I am thankful that my husband and I can afford to pay our grandchildren’s tution. But, we have a somewhat reduced standard of living because of that expense…let’s just say we aren’t buying a winter condo in Florida anytime soon! …probably never! 😉 🙂

  9. It is helpful to know that in California the bulk of per student funding is allocated by the state of California. My two kids leaving LAUSD for Santa Monica would mean the transfer of about $10,000 from the one district to the other. Believe me, I would much prefer a subsidy for them to attend a Catholic, Lutheran, Orthodox or (maybe) Episcopal school. I doubt that will ever happen despite the obvious preference many Democratic Party leaders have for sending their own children to private schools.

  10. Sounds like a great idea to me. Might get more people thinking about those vouchers. Be nice to have choices/ options for my kids. Hell, I’d go for even a chance, via lottery, to get my kids out of El Monte school district.

  11. This seems a key quotation from the Times article:

    “It’s antidemocratic,” said Mark Rosenbaum, legal director of the ACLU of Southern California. Public schools, he said, were created as places where “merit was to be rewarded and birth and economic advantage was to have no place.”

    This event is compelling, and Susan’s discussion is as well; one can’t help but contemplate the evils Kozal has exposed without feeling a sense of deep injustice ensconced in educational inequalities. Russell Fox’s early post on public education in Arkansas would extend Susan’s reflections in a profitable direction.

    But, I frankly think public schooling is the problem per se. (Forgive me, Dirk). That is, the kind of equality it can provide is undesirable and is savage when it succeeds, even if nowhere near so savage as when it fails.

    Rosenbaum is surely right that this development is antithetical to the spirit of American public education, but I would suggest it is worth calling into question that spirit in any case.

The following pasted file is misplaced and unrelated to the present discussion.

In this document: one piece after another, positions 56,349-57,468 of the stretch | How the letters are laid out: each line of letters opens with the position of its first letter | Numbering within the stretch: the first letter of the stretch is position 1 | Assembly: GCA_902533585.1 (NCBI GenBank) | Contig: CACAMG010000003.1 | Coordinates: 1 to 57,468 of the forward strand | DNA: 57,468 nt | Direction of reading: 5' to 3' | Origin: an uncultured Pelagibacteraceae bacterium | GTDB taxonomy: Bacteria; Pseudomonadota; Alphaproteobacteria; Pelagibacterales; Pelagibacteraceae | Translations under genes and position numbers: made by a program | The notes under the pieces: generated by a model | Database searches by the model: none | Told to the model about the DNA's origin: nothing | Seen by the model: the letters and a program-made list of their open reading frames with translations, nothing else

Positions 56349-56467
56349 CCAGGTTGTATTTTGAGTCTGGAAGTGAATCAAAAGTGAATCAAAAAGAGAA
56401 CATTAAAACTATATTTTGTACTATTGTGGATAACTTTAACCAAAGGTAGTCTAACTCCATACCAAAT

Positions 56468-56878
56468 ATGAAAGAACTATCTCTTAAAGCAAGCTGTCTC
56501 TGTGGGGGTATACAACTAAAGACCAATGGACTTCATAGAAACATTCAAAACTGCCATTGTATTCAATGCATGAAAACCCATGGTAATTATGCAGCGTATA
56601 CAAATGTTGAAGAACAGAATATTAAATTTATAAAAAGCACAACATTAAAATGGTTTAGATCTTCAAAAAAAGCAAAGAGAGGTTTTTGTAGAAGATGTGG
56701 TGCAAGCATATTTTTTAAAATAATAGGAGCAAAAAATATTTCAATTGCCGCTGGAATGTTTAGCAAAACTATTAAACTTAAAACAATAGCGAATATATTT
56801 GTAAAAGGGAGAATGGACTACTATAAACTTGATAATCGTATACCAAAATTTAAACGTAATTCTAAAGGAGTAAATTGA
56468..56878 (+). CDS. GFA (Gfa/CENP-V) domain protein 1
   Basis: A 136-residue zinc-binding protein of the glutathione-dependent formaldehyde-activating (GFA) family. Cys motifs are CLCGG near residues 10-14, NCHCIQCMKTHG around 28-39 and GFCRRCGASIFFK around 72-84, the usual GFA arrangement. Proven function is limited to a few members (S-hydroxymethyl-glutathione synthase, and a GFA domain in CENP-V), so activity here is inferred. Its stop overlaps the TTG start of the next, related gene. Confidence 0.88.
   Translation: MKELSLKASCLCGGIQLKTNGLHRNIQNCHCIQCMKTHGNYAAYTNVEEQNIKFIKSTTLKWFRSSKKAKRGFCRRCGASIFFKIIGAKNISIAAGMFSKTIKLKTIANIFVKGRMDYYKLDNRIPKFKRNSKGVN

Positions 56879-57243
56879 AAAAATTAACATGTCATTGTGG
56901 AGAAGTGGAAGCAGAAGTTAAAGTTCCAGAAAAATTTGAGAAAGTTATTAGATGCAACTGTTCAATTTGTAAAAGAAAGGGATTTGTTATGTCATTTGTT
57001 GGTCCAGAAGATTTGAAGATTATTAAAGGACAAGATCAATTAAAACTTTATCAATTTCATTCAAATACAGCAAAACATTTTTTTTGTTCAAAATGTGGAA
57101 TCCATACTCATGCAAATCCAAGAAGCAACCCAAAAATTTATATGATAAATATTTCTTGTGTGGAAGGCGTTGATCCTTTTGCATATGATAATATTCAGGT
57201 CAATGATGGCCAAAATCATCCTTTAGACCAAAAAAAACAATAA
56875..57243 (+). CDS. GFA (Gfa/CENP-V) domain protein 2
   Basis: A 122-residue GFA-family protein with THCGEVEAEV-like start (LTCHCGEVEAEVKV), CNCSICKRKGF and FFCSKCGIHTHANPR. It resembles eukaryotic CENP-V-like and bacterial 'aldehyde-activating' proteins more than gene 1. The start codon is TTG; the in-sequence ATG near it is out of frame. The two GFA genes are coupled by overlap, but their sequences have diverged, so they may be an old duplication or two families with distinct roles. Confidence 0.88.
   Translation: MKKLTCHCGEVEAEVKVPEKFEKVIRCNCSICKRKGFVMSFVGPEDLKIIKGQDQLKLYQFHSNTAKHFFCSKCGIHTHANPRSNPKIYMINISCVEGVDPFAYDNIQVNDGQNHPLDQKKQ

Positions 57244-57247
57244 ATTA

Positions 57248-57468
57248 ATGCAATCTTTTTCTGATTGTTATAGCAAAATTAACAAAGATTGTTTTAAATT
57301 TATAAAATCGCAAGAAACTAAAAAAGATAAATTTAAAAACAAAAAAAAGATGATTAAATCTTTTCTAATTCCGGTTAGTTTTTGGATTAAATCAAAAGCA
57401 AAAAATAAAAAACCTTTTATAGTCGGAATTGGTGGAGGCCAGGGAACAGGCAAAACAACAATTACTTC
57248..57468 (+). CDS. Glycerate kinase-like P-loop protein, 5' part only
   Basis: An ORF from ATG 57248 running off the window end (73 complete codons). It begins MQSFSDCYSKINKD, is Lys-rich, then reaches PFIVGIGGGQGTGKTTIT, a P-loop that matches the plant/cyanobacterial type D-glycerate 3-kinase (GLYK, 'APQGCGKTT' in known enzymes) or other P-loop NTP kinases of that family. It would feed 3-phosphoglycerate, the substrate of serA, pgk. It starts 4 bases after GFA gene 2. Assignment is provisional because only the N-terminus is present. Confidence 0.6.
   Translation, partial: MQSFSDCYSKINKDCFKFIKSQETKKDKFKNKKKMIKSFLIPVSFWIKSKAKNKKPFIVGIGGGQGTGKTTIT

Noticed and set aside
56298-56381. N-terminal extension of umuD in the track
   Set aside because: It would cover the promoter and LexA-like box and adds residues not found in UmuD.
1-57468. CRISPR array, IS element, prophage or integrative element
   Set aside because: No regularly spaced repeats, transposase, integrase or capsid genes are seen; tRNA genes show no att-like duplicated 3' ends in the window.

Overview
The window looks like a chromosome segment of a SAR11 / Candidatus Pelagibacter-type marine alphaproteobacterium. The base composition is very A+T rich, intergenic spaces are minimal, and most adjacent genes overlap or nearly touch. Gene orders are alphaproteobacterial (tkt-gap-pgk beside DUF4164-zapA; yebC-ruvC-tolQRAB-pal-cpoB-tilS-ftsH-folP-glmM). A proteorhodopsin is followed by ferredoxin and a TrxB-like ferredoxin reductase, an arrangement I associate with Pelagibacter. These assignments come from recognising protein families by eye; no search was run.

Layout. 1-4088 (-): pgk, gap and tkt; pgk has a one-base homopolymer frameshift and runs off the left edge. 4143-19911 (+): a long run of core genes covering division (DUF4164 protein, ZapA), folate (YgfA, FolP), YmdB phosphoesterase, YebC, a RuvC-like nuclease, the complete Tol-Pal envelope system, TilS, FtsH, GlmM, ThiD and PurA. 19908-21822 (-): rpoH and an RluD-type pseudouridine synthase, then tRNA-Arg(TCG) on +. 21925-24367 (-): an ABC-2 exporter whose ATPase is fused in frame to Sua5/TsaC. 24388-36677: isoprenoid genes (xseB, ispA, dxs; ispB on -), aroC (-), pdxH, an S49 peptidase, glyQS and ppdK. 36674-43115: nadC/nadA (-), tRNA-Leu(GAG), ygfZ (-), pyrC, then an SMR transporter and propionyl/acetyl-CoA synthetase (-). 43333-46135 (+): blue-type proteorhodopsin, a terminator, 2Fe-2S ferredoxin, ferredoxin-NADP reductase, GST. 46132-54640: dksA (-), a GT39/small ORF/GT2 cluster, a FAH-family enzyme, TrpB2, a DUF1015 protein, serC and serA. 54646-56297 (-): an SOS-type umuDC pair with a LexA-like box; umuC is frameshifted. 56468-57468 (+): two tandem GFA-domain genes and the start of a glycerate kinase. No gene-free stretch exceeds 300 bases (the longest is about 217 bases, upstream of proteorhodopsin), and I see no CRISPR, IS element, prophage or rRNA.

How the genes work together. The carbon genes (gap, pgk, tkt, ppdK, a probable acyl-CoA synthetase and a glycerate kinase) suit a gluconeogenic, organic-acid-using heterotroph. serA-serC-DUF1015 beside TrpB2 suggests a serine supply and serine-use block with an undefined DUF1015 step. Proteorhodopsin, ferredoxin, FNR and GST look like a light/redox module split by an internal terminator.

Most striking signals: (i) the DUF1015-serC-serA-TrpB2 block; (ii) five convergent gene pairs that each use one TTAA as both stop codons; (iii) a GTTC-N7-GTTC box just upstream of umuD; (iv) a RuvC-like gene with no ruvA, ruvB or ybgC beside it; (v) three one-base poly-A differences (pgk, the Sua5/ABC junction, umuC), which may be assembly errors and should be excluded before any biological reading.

12. Perhaps there is something I am missing with California education law but it seems to me the logical outcome of such a policy is twofold:

    1) Families that have fallen upon hard times during our current economic troubles and have been forced through layoffs and salary cuts to move to less tony digs can have their children stay in the school and community in which they have spent their educational careers while their parents pay taxes in a less luxurious community supporting schools most in need of support while providing them with no additional obligations.

    2) Families that could never afford to buy a home in Beverly Hills now have the opportunity to rent establishing a permanent residence until their status as a “legacy” is established and then move out getting a better education for their children and paying most of their taxes to more needy schools and providing them with no additional obligation.

    The potential loser here is of course the Beverly Hills school system. If enough families in the two aforementioned categories make use of the policy they could have a serious influx of students without an increase in tax base.

  13. Along with Dan, I don’t really see a problem here. If Beverly Hills wants to take in children of alumni, then that’s their business, period. And even if not, then it isn’t really a very bad idea. Of course, the better idea would be to raze the public school system entirely, literally auctioning off the properties, and (in a reasonable interpretation of the First Amendment’s religion clause) forbidding direct aid to schools from any level of government. Let the chips fall where they may. It couldn’t possibly be a worse result for those in the worst schools, and probably wouldn’t hurt those in better schools, whose parents, caring enough to get them in better schools in the first place, would surely continue to see they are educated in the better schools.